What Works for Whom? A Bayesian Approach to Channeling Big Data Streams for Policy Analysis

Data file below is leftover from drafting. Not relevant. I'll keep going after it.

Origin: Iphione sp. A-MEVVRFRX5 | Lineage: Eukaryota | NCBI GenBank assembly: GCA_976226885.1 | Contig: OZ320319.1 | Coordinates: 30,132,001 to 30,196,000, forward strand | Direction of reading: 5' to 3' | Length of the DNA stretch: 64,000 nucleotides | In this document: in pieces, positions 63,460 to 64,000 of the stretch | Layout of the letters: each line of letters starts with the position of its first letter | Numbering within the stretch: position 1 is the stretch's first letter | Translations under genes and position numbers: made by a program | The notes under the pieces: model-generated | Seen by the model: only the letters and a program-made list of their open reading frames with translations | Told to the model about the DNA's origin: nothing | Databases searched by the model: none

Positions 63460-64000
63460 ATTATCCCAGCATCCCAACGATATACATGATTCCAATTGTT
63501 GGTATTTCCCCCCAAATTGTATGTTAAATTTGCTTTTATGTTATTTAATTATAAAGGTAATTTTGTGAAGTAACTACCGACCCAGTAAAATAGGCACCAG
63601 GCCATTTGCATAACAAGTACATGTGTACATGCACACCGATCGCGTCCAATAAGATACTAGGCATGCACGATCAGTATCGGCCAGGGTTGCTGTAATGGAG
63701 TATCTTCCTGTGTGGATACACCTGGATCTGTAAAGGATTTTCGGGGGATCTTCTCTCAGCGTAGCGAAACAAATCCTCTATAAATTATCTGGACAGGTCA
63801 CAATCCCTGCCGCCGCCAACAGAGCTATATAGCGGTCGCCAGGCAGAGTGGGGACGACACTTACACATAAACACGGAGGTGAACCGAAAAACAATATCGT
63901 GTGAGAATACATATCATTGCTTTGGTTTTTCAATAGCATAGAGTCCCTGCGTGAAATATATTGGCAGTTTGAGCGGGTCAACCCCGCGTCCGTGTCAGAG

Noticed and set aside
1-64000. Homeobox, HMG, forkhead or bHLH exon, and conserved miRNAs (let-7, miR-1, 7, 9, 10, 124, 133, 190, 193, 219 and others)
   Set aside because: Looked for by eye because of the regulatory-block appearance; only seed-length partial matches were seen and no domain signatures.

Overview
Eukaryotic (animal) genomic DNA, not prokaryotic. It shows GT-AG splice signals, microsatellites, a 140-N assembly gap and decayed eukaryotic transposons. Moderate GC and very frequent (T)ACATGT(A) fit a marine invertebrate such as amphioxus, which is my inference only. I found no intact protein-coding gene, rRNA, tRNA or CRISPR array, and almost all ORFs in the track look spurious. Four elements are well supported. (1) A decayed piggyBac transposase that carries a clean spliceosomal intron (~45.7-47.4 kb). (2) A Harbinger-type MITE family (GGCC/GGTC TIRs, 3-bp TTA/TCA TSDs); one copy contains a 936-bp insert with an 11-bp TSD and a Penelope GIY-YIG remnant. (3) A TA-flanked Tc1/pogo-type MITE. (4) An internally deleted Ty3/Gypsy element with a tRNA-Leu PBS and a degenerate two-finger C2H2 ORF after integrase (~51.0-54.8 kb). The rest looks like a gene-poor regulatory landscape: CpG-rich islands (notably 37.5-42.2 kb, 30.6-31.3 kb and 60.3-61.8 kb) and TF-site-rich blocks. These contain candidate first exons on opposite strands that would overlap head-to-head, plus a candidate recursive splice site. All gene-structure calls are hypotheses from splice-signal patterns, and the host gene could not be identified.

In the coming years, public programs will continuously capture even more and richer data than they do now, including data from web-based tools used by participants in employment services, from tablet-based educational curricula, and from electronic health records for Medicaid beneficiaries, for example. Policy evaluations seeking to take full advantage of the volume and velocity of these data streams will require novel statistical methods. In this paper, we present just such a method, a Bayesian approach to randomized policy evaluations that efficiently estimates heterogeneous treatment effects, identifying what works for whom. The approach enables evaluators to consider multiple candidate interventions simultaneously, matching each study subject with the intervention that is most likely to benefit him or her. The trial design adapts to accumulating evidence: over the course of a trial, more study subjects are allocated to treatment arms that are more promising, given the specific subgroup from which each subject comes. Using a randomized experiment of students in an online course as a motivating example, we conduct a simulation study to identify the conditions under which our Bayesian adaptive design can produce better inference and ultimately smaller trials. In particular, we describe conditions under which there is more than a 90 percent chance that inference from the Bayesian adaptive design is superior to inference from a standard design, using less than one-third the sample size. Under the right circumstances, then, the Bayesian adaptive approach we propose can channel streams of big data to efficiently learn what works for whom.
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